Father’s Day has just passed. Many fathers received gifts from loving children and spouses. Some fathers enjoyed lavish meals consisting of several courses. By the end of the day fathers all over the USA were feeling appreciated and loving towards children and spouses. In celebration of the African American father let’s give him one more gift. Lets give the African American father the permission to grow up.
For years on Father’s Day many fathers have received gifts that wind up on shelves or in closets. Examples of such gifts are: golf clubs or ties that are rarely used or worn. In the African American community fathers eat meals that contribute to a high cholesterol count, then watch television. As one parting gift let’s give the African American father permission to grow up.
The African American father is usually one of the most miserable things on the planet. In many cases the African American father is just a paycheck to the household. The majority of African American fathers only have as much say as their wives allow them. The typical African American father usually isn’t even in charge of discipline in the home, quite the opposite. The average African American father usually receives discipline from his loving wife. The African American father may rise up every once in a while, but he then tucks his head and sits down. These are the actions of a child.
The outlaw African American father, the deadbeat dad, is similar to a child also. This version of the African American father runs and hides until the law catches him. Then just like an unruly child, he is punished. Like a mother taking her son’s candy, the judge takes the African American father’s money. It’s time for the African American father to grow up.
Many African American men believe that paying the bills and coming around the child makes a great father. This is partly true but how damaging is it for a son to see his father treated like a child by his mother? No one is suggesting the father dominate the house because this is damaging to the daughter’s psyche. What the African American male needs to establish is a presence of manhood. This is much more valuable than paying the bills.
The majority of African American fathers dress similar to children. How many times have you seen grown men wearing baseball caps to a dinner date? It looks perverse because the female is dressed up and the male is dressed like he’s headed to shag fly balls. It looks like a mother going someplace with her son, not her husband. A son growing up looking at this from his father has no concept of when to stop dressing like a child. Sadly, females have grown accustomed to men dressing like this.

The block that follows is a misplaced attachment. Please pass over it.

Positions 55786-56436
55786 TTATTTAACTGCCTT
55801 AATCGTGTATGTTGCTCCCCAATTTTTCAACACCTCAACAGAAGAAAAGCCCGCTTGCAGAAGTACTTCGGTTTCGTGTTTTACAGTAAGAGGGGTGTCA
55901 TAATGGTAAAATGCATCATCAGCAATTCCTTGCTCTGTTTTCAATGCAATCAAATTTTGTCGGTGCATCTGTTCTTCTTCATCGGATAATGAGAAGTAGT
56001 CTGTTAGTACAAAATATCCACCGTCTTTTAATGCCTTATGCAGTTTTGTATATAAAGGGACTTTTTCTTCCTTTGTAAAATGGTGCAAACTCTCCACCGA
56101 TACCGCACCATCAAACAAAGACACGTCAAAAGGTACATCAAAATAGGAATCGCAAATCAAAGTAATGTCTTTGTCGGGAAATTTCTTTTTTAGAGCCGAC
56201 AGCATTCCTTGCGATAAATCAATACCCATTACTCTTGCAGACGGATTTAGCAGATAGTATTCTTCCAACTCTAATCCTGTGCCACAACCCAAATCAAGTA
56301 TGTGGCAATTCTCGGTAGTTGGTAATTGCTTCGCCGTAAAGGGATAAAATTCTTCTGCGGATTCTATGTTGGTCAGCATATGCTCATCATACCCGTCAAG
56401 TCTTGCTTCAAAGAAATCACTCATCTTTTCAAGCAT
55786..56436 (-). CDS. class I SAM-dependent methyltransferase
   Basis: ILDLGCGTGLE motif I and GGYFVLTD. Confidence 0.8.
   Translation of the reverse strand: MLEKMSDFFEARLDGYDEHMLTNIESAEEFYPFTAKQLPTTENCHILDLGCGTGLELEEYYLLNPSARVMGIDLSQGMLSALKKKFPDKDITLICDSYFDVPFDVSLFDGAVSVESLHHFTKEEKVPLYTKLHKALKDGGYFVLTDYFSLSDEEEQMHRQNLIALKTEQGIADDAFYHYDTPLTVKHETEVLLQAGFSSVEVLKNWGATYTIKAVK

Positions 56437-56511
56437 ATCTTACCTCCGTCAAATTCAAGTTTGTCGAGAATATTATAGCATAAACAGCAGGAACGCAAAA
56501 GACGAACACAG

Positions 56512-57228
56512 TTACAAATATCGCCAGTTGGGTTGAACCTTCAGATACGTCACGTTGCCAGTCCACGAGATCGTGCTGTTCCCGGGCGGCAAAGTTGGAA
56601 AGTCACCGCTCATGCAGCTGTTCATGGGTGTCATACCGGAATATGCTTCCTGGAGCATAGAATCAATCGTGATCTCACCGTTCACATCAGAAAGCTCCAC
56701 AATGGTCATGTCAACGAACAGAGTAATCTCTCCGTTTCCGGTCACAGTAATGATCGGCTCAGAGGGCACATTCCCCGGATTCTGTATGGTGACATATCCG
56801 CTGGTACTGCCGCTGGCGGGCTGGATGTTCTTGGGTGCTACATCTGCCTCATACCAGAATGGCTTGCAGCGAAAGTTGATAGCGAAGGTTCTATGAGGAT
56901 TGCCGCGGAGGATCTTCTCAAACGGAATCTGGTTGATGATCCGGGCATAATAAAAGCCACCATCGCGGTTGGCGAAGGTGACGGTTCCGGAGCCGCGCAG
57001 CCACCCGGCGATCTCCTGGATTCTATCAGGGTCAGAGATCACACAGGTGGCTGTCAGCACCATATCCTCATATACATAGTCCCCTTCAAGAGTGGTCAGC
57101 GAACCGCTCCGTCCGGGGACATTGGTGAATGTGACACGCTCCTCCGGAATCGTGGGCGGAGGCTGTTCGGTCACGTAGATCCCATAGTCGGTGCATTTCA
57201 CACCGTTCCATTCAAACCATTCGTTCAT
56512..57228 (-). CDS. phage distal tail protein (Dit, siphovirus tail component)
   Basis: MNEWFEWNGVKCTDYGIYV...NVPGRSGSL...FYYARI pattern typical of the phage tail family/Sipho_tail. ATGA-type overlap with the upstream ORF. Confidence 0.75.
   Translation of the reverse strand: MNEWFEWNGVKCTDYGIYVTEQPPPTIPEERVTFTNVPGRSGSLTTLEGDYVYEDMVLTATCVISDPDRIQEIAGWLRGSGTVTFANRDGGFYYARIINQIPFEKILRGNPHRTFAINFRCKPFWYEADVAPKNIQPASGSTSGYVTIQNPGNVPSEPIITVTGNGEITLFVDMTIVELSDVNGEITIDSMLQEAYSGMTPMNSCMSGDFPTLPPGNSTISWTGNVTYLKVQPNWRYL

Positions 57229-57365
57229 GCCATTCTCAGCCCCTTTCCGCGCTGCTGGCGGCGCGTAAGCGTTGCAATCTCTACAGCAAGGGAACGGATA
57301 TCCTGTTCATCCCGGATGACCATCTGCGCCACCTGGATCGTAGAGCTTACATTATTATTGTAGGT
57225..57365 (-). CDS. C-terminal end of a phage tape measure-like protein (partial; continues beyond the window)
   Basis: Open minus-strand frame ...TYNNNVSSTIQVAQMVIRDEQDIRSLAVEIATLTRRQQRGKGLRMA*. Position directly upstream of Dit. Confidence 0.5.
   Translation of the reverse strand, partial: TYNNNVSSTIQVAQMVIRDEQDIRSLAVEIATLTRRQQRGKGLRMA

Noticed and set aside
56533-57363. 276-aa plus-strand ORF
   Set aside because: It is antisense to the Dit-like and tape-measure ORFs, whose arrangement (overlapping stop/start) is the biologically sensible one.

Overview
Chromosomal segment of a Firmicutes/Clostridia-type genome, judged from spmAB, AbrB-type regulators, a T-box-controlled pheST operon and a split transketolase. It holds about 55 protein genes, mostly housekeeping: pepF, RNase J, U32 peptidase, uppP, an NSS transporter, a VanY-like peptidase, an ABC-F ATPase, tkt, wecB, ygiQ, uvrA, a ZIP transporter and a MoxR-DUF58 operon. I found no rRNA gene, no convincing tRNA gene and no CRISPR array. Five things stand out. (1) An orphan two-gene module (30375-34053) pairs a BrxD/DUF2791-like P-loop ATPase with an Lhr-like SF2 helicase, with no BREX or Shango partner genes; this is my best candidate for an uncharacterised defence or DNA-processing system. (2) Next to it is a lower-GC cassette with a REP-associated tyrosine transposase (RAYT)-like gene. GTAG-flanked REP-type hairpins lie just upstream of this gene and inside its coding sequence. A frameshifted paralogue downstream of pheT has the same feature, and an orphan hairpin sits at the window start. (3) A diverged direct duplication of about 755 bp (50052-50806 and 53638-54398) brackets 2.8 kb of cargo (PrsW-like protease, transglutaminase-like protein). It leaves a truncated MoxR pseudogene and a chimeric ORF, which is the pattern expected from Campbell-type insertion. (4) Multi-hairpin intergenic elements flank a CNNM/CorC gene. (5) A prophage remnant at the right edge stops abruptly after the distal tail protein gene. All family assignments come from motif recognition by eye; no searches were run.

When you see African American males out shopping with their families, who is doing the leading? In the majority of cases the female is doing all the talking and directing of the outing. The African American father is just there to pay the bill or be watched like a child by the mother so he doesn’t get into trouble. How does this shape a young boy’s image of how a man should act? More importantly how does this image shape how a young female’s perception of men?
Our final Father’s Day gift to the African American father is permission to grow up. All African American men, father or not, can partake of this gift. From now on it is okay for you to behave like a man and dress like one. African American fathers can put the gym shoes up and take the baseball caps off. More importantly African American men can be a man to their children.
Frank James IV © 2014
The opinions expressed in this editorial are those of the writer and not of the Milwaukee Times Weekly Newspaper or NCON Communication, its staff or management. Being Frank is a bi-weekly column exclusive to the Milwaukee Times Weekly Newspaper.